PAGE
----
XCode vs. REAL Studio Mac development

Last week I completed a class in Mac Cocoa programming. Currently the vast majority of my programming is done in REAL Studio (recently renamed from REALbasic because of the negative “basic” connotations). The Cocoa programming course was an eye-opening experience, and totally non-trivial. In this posting I’d like to air my views and compare the two ways of programming the Mac, emphasising the differences. Next week I start on iPhone/iPad programming which promises to be just as eye-opening.

Apple XCode

REAL Studio

Price Free. Downloadable from the Apple Developer web site. $99 – $995 (with annual updates from $49 to $495)
IDE Platform Runs only on Apple Mac OS X. Typically requires the latest version of the OS. Requires a few GB of hard disk and 2GB RAM. Compilers are largely based on GCC, LLVM, etc. Can run on Mac OS X, Windows, Linux X86 (take your pick). Typically requires about 0.5 GB hard disk and at least 2GB of RAM. The Pro versions can build software for all three platforms and remote debug on those platforms.
Target Platforms Mac OS X, iPhone/iPad. Using 3rd party or open source compilers you can compile to other targets, but this is not heavily supported by Apple. Compiles and builds GUI apps, command line apps, libraries, and anything else you can think of for Mac OS X. Mac OS X (Carbon, with Cocoa very soon), Windows (XP and beyond) 32-bit, Linux X86 32-bit. Rumours of iPhone/iPad in the future. Compiles and builds GUI and command line applications. No libraries can be built (yet). Unlike some flavours of BASIC, source code is compiled down to native code.
Language/s Objective-C (for the most part). This is a C-preprocessor that appears to be a mutant cross between C and SmallTalk (and is a superset of C). Initially intimidating, it’s a lot less arcane than C++, and has some interesting features that are cunningly useful and scary at the same time. REALbasic. An easy to use and read language that is strongly object-oriented, with many modern features (interfaces, operator overloading, delegates, computed properties, etc.)
IDE XCode is your typical source files/ make files/ linker environment, similar to others such as Eclipse. A gazillion options and settings. I’ve never seen anything so complex. Interface Builder is a separate application for constructing the GUI parts. REAL Studio is a very easy-to-use IDE. All your code (typically) resides in a single project file. The IDE uses a tabbed window interface, similar to a typical modern browser, to edit and debug the code. Very few options/settings. A good thing. Can be extended by third-party plugins (C++ based).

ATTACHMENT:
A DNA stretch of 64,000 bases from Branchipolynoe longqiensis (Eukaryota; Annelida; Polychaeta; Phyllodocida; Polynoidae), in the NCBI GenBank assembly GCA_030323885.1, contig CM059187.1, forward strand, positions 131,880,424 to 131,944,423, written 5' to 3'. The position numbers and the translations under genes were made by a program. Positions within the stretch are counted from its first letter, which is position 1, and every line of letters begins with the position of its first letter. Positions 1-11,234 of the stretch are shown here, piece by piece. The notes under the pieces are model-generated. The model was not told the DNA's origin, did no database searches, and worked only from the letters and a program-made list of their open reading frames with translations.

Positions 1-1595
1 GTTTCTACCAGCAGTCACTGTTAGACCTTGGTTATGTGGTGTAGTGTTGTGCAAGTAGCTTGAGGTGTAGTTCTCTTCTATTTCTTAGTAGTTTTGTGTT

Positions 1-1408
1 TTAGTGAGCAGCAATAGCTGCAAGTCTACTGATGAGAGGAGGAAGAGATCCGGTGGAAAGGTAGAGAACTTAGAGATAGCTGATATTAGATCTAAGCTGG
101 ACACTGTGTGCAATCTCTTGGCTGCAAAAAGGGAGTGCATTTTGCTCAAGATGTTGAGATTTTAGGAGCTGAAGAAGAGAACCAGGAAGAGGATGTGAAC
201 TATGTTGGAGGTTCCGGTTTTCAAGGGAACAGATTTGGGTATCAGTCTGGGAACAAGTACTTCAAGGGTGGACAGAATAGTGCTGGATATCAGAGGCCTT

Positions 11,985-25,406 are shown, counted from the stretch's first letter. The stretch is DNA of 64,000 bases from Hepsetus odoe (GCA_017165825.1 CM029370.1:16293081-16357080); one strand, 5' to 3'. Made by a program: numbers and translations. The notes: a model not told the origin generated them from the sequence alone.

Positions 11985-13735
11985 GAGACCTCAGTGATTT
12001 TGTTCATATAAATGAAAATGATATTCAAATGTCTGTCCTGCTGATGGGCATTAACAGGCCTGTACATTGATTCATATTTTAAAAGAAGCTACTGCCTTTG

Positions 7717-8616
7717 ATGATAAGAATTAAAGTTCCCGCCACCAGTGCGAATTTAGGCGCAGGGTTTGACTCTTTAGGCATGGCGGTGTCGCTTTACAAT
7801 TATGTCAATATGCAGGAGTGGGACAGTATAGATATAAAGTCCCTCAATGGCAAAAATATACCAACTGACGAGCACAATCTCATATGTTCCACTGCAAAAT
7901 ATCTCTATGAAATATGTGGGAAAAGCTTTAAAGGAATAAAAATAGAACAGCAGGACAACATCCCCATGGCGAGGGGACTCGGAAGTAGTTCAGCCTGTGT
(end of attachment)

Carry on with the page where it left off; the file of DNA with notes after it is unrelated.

Frameworks Several mind-bogglingly complex frameworks, such as Cocoa, Core Foundation, Core Data, etc. The majority of these are part of the OS, which makes for small and efficient compiled executables. The frameworks include all support for typical multi-document apps, such as preferences, standard menus, undo, etc. You can literally create a fully-functional (sic) app without having to write any code. A relatively easy-to-grok cross-platform framework, relatively well-documented. This makes cross-platform apps just a matter of building the same source code to different platforms (with some platform-dependent tweaking where necessary). Since the framework needs to be cross-platform, it is (effectively) compiled into each executable, which makes even a Hello World app several MB in size.
Advantages
  • Free IDE – no cost to develop code.

  • Heavily supported by Apple, which uses it to create the OS and all (?) apps.
  • Creates apps with a consistent Mac interface. All Mac interface elements available.
  • Used by the vast majority of Mac programmers.
  • All application support is built into the default frameworks.
  • Easy to use.

  • Cross-platform (both IDE and targets).
  • Easy-to-use framework includes almost everything you need.
  • Friendly IDE makes RAD development easy. Shallow learning curve.
  • Friendly and accessible vendor, user forums and mailing lists.
  • IDE is built using the latest version of the product (“eating their own dogfood”), which helps identify and fix bugs in a timely fashion.
Disadvantages
  • Complex and arcane language takes some getting used to.

  • Huge and complex frameworks make development quite difficult at first.
  • Complex IDE.
  • Very steep learning curve.
  • Anything that isn’t bog-standard Apple means stepping off a narrow path into a vast swamp of code.
  • Apps run only on Mac OS or iPhone/iPad.
  • Expensive.

  • Vendor is relatively small, and a lot of bugs can make development a challenge, although recent versions have been better.
  • Cross-platform framework takes a least common denominator approach. Pretty darn well, but if you’re only coding for a single platform, you’re going to be using a lot of awkward platform-specific code.
  • No application framework. You have to make your own from scratch (or look at third-party solutions).
  • Large executables.
  • Code is not particularly optimised (although is improving) and seems sluggish on all platforms.

  • Limited third-party add-on market.
  • Doesn’t compile .NET Windows apps, which seems to be the way the MS wind is blowing.

So what’s the bottom line? I’m not sure. If I was programming for both Mac and Windows (and/or Linux), XCode isn’t an option (for the Windows part, anyway). Programming only for the Mac makes for more of a difficult choice. REAL Studio is a lot easier, but you lose out on a lot of the Mac-specific goodies that only XCode can access.